Zoos use red light with their nocturnal animals. Its night time for them.
IR led's have essentially no emissions in the visual spectrum. If they
react to your tech, it's for other reasons.
I think Jay was hoping for specific tips for his area. The Full moon is June 2,
so you will be there duringa waning moon. 2-9 will have a fair amount of
moonlight late at night.
What other constraints? Are you with other researchers? Family that's not
quite as interested?
Pre-survey with google earth
What's the geology? Caves or grottos? Ponds, streams and swamps?
How much human activity? What patterns?
Game habitat? Hunter info about the area? Any clues from the reports?
June is too early for berries, except possibly wild strawberries, what food
are they likely to be seeking?
When you get there, survey likely habitat. Look for stick markers, broken, bent trees. If you do
find sign, back off. You might just get them to shift out of the area.
Do things to attract like cook/bake in the middle of the night.
Gifting or bait is problematic. In a short term situation, there is the trust issue. If they
come around, hanging some of our food where they can reach it close to camp may work.
FP kids may dig the handouts, but the adults likely would be
more comfortable with trades. You may have to be a good salesman; create demand. Give
them something they didn't know the wanted!
I would try gifting. PBJ sandwiches are well liked. Try to let them know you eat them too.
If you get responses, stay in the area, if not keep surveying.
There is a report of a guy who drove slowly through a wild area in the Carolinas every night at
about 2 am. He got their attention after awhile, eventually, giving them food. The regularity,
slowness of travel, and turning lights off when stopped brought success. He found another population that
was "unfriendly", ie, didn't want to interact with him.
Success comes from breaking out of normal human activity. They know how we behave and mostly
avoid us. If we come into an area and don't quite behave like other hunter/hiker/campers/birders,
they will wonder what we are up to.
If one took a 4 wheeler, put a much better muffler on it and drove very slowly in the middle of the
night using night vision(you'd have to drive very slow!), I bet you would quickly get attention,
if they are in the area.(this would only work if there are roads/trails without car traffic and off road
vehicles are allowed)
There is a toy night vision product that is simply a tiny tv with a camera set to night mode for
$85 bucks, it works very well. Its chief disadvantage is narrow field of vision.On ebay, there
is a surveillancecamera for about $20 bucks. Its good in the dark to about 30 feet and has
an 80 degree field. It works off 12 V. I would hook it up to a small TV. Turn down the brightness
or filter it, so that it doesn't interfere with night adaptation. Voila, a surprisingly effective night vision
system suitable for trails and even ground.
Be sure to take pictures of yourself, your friends/family and pets if you think they see you.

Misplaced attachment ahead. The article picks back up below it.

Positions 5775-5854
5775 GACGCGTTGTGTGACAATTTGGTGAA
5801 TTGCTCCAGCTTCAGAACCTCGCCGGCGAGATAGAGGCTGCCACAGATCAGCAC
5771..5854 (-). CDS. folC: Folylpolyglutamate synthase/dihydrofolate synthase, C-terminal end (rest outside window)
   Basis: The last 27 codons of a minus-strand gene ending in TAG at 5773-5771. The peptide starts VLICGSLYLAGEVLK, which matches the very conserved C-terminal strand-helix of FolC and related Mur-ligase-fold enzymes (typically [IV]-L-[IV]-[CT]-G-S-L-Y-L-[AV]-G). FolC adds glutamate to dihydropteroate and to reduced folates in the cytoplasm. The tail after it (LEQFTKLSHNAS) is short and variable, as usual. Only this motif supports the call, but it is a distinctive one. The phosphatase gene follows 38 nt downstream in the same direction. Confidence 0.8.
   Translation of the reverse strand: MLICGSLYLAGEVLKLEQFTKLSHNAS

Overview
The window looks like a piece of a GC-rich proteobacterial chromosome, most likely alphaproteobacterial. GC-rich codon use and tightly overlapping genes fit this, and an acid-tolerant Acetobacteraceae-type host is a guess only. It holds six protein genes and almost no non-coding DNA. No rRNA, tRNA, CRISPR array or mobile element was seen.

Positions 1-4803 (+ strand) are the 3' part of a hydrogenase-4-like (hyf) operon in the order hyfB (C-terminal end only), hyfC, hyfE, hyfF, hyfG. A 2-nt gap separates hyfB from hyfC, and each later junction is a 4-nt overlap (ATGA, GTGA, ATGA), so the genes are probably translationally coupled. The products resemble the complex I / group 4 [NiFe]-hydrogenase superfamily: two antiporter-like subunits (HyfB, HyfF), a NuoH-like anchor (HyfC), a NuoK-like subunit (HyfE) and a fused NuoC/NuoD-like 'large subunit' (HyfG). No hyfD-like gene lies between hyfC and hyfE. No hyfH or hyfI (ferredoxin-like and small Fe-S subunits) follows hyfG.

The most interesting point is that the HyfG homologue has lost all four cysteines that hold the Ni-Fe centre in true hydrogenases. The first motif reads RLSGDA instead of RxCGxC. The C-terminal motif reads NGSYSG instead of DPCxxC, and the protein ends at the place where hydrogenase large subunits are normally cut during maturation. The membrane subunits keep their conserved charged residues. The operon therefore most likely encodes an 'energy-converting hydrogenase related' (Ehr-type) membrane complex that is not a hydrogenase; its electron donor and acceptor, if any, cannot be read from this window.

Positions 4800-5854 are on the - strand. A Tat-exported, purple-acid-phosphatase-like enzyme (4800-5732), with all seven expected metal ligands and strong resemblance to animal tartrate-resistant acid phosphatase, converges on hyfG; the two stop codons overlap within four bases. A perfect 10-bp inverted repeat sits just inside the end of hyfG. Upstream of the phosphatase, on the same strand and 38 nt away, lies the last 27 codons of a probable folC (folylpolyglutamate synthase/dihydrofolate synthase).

I agree that whoops and knocks can be counterproductive. Trying to trick them damages what
we need the most; trust. Patience is better. If they are in the area, staying up and listening is better.
If we do use such, we should do it in a way that lets them know its us. It might work to use some
similar signal with each other, so they knew we communicating with each other using a similar
Cooking late at night to provide tantalizing smells, may work, especially if you camp
downwind from where they may be. Follow their schedule. Survey etc early, then sleep during
the day, early evening. Get up and sit around the camp without light through the night.
they hunt about dark. In early summer they may be eating more new vegetation, so behaving
After they are fed, they interact with each other, check us out, etc
When I was younger, I used to walk without
a light at night quite a bit(not in habitat). With a little care, it was doable on trails.
(I didn't do this in treacherous
areas). If you can see at all in the dark, walk around leave the lights off, slow down and listen.
Most researchers lack patience. Jane Goodall took at least 9 months before she could
do more than catch glimpses of the chimps. If you aren't retired or have a research
grant that's impossible. In a week or two, if you come away with more than zero, your doing
I'm thinking, since they like to spy on us, help them. Set up a large screen tv hooked to a camera
pointed to our camp. Help them get the connection. Put the tv near cover where they can see
the camp(or house) without being seen. Use
a similar angle, only much closer. In areas close to human habitation, they likely have some understanding of tv.
Turn the brightness way down so the tv doesn't illuminate the area much. I bet they would love it.
Chimps in captivity love TV, why not wild Squatches? How much do they watch tv through
our windows at night?
To me, the most difficult thing is to give them a reason to relate to us. We are at best from a "hostile"
tribe. Humans are mostly enemies. If we break that pattern, there is still a lot of trust to develop.
We need to pay careful attention to anything that teaches us about their social rules. Are
we often very rude to them?
Several years ago, a group of researchers found what appeared to be a nest with a baby.
They weren't equipped to take a pic of the baby in the dark, so its inconclusive. That night
they were attacked. A stick was rammed throught the side of a storage trailer. The FP
mommy showed remarkable restraint.
I've thought about gifting them with knives. What kind of knife do you give to a Person who has
hands twice as big and is 10 X as strong? I used to make knives when I was a kid, maybe
a handcrafted one...